A group of electricians have launched their own support fund to ensure that if any of them contract Covid-19 or are forced to self isolate they will not be left financially destitute.
The workers are employed by electrical subcontractor NG Bailey and are working on the new £734m MENSA building at the Atomic Weapons Establishment in Aldermarston, Berkshire.
If any are required to self-isolate due to coming into contact with someone with Covid-19, they are only entitled to statutory sick pay of just £95 a week. The workers are also in theory entitled to industry sick pay under the Joint Industry Board agreement. But this is not paid for the first two weeks of sickness, meaning by the time it is payable the isolation period has ended and the worker has returned to site.
The electricians initially approached NG Bailey to seek agreement that an additional payment could be made to allow them to afford to self-isolate but this was rejected.
In response, the workers agreed to establish their own collection system. Each pays £10 a week into the scheme and if a worker is required to self-isolate or develops Covid-19 they are paid £205, which together with the £95 SSP means they receive a total of £300 a week. Up to 120 workers are participating in the scheme and there are 8-10 workers involved in collecting the workers’ money.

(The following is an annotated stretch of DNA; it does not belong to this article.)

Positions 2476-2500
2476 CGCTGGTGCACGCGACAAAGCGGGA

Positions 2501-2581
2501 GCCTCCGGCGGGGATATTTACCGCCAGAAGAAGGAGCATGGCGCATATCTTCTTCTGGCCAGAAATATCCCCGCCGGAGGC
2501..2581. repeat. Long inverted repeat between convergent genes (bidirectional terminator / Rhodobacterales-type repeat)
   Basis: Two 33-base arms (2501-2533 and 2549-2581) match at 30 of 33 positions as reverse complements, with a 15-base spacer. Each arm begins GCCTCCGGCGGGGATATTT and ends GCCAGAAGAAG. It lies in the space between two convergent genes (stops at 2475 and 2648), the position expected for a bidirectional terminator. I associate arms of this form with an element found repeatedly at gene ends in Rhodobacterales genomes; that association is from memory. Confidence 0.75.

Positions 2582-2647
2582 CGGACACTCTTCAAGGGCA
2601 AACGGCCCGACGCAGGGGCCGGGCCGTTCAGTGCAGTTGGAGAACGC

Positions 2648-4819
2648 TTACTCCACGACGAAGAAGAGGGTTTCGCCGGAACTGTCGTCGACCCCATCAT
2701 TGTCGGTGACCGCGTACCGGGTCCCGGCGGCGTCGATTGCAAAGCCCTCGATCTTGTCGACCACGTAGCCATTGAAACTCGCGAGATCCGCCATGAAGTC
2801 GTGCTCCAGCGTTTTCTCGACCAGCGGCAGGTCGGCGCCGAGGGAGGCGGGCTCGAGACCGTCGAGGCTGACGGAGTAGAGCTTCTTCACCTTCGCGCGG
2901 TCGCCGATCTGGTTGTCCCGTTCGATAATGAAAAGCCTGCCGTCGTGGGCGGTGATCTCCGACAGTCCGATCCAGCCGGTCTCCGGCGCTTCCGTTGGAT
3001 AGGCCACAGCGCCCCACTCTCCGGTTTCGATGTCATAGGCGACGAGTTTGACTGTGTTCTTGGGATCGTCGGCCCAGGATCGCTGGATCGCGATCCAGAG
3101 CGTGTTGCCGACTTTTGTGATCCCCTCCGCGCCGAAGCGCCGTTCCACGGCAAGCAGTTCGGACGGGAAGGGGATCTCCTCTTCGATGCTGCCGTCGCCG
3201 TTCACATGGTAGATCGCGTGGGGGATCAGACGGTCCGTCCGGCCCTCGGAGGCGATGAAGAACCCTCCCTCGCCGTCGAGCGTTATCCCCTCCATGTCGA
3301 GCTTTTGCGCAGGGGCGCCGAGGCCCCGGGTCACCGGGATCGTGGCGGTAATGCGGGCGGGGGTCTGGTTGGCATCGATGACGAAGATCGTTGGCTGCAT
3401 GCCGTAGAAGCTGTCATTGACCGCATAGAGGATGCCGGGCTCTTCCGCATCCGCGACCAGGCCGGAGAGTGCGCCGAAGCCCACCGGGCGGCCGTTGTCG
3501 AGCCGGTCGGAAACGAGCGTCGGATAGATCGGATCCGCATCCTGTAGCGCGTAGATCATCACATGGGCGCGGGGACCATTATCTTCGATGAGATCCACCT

Most weeks the scheme collects around £1,100. The workers have also introduced an electronic card payment system to make collection easier.
In total 16 workers have required support from the scheme, 15 have been required to self-isolate and one developed Covid-19.
Last week, the scheme paid out £900 to workers self-isolating and a total of £6,785 has been paid out since the scheme began in November. Unite national officer for construction Ian Woodland said: “Our members deserve nothing but praise for establishing this scheme, where they are supporting and protecting each other.
“The excellent work by our members on the Aldermarston site, exposes that employers and the government have failed to ensure that workers who are required to self-isolate or who are displaying symptoms can afford to not go to work to avoid spreading the virus.
“Workers are left with the stark choice of doing the right thing or paying the bills. No one can survive on £95 a week.
“While this is a heart-warming story of workers taking collective action, it should shame construction employers and the government to act and ensure that all workers are better protected.”